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MOSCOW, July 23 (Itar-Tass) - Russian Public Opinion Research Center /WCIOM/ said, if Moscow mayoral elections took place next Sunday, 9% of Muscovites would vote for Opposition candidate Alexei Navalny.
Navalny is the second most popular candidate, but the rating of acting mayor Sergei Sobyanin exceeds Navalny's by six times at 54%.
Whereas in the beginning of July, 71% of Moscow residents knew about Navalny, the number has grown to 80%.
Experts note, however, that his popularity increases along with mistrust in him. During the July 9-10 poll, 14% of Muscovites had a positive opinion of him, while 33% mistrusted him. In ten days, the figure has increased to 39%, while the number of respondents with positive opinions reached only 17%.
The rating of Communist candidate Ivan Melnikov has increased from 2 to 4%. Melnikov now leads over Yabloko leader Sergei Mitrokhin, whose rating dropped from 3 to 2% in the past ten days, WCIOM said.
1,200 people took part in the poll; the margin of error did not exceed 3.9%.
On July 18, the Lenin district court of Kirov has sentenced Navalny to a five year penal colony term, finding him guilty of Kirovles property misuse. He is also fined 500,000 roubles. Former director of the Vyatka Timber Company Pyotr Ofitserov is sentenced to four years in prison within the same case, and fined 500,000 roubles.
Navalny and Ofitserov were taken in custody in the courtroom.
Earlier, the Investigative Committee spokesman Vladimir Markin told Itar-Tass that Navalny, during him being an advisor to the Kirov region governor, "arranged the theft of Kirovles company property by entering in collusion with Vyatka Timber Company director Pyotr Ofitserov and Kirovles Director General Vyacheslav Opalev."
The Investigative Committee believes that more than 10,000 cubic meters of timber were stolen from May through September 2009, causing 16-million-rouble losses to the regional budget.
On December 24, 2012, Kirov's Lenin district court gave Opalev a four-year suspended sentence with three-year probation. Opalev had pleaded guilty and signed a plea bargain agreement. Navalny and Ofitserov denied allegations. The former insisted that ex-Kirovles director Vyacheslav Opalev had slandered him.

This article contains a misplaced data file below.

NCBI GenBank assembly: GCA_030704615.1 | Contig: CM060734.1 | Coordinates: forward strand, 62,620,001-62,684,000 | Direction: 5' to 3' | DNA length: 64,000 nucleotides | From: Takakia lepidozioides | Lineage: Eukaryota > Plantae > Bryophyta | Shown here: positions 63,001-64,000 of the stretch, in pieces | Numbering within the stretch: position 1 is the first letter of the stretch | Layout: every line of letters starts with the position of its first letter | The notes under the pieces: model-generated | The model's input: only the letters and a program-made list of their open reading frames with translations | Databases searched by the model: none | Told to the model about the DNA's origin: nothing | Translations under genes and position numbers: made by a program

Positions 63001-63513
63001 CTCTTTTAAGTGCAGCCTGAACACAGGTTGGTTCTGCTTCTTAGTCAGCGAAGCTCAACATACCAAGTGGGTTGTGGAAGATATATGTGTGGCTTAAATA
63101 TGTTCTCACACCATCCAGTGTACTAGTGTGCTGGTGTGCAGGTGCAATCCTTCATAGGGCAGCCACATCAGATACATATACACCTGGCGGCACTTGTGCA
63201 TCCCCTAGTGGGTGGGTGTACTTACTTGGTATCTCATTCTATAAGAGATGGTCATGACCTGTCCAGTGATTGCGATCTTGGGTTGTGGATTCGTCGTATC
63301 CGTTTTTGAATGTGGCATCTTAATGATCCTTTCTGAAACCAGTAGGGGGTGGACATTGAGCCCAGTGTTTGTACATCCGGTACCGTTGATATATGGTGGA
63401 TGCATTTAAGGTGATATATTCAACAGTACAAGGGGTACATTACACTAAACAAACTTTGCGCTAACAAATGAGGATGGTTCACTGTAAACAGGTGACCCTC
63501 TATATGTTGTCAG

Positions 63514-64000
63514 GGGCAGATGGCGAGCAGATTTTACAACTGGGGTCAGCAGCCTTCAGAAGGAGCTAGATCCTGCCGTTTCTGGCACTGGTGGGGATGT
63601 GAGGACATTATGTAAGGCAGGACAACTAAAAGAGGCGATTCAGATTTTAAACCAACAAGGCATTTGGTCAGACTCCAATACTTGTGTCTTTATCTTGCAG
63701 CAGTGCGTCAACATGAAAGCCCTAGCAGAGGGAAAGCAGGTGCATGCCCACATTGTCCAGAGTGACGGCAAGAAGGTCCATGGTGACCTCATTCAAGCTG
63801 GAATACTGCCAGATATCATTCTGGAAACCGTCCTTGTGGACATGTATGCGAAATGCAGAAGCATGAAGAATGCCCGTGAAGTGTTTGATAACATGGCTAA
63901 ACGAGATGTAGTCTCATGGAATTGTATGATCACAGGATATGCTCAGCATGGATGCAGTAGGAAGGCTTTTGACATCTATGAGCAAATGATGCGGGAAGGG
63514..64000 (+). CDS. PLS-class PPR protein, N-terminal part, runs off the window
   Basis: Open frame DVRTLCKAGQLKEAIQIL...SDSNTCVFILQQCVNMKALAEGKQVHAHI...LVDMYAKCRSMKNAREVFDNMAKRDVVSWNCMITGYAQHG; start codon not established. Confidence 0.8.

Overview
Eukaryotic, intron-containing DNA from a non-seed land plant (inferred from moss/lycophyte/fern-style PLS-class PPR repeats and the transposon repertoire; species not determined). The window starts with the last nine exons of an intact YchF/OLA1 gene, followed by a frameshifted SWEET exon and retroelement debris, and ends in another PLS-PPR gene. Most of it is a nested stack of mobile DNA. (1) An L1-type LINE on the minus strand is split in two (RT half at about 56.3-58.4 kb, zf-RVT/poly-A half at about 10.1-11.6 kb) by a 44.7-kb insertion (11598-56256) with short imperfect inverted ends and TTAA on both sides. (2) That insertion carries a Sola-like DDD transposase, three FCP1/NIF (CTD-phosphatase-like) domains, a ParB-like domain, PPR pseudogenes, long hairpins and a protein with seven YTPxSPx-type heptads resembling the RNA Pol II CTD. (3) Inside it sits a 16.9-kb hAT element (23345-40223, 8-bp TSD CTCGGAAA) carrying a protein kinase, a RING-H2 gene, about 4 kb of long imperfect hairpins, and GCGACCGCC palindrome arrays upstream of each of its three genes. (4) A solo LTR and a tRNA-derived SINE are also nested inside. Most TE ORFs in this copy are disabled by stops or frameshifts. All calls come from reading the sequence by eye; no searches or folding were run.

The Kirovles case was opened in May 2011. Meanwhile, on December 20, 2012, the Investigative Committee charged Navalny and his brother Oleg with fraud and money-laundering in the so-called "Mail Case," where Navalny's firm Main Subscription Agency was accused of a kickback scheme through mail delivery at overstated prices.
According to the investigator, Yves Rocher Vostok was tricked into signing a contract with a firm to ship goods from Yaroslavl to Moscow. In reality, shipments were performed by another company. The market price of transportation did not exceed 31 million roubles, but more than 55 million roubles were transferred to the account of the Main Subscription Agency for alleged delivery services.
In April 2013, the case was pooled with a new case opened after a report by the Director General of the multi-profile processing company. The company had to use intermediary's services which led to 3.8 million roubles losses, the Investigative Committee said.
Navalny is also a suspect in two other criminal cases: in December 2011, the Investigative Committee initiated criminal proceedings over 100-million-rouble theft. The funds were transferred by the Union of Right Wing Forces to Navalny's Allect company for rendering advertising services in 2007. Records for this criminal case were obtained during the probe into the Kirovles fraud.
The Investigative Committee also checked Navalny for involvement in the theft of a 25.5% stake in the Urzhum distillery. Navalny and accomplices tried to secure a place on the board of directors of this company.
Meanwhile, Kirov region prosecutor contested the court's ruling of July 18 to put Navalny in custody, insisting that he may remain on recognizance before the verdict comes into force. On July 19, the Kirov region court allowed the prosecutor's appeal and set Navalny and Ofitserov free on a pledge not to leave town.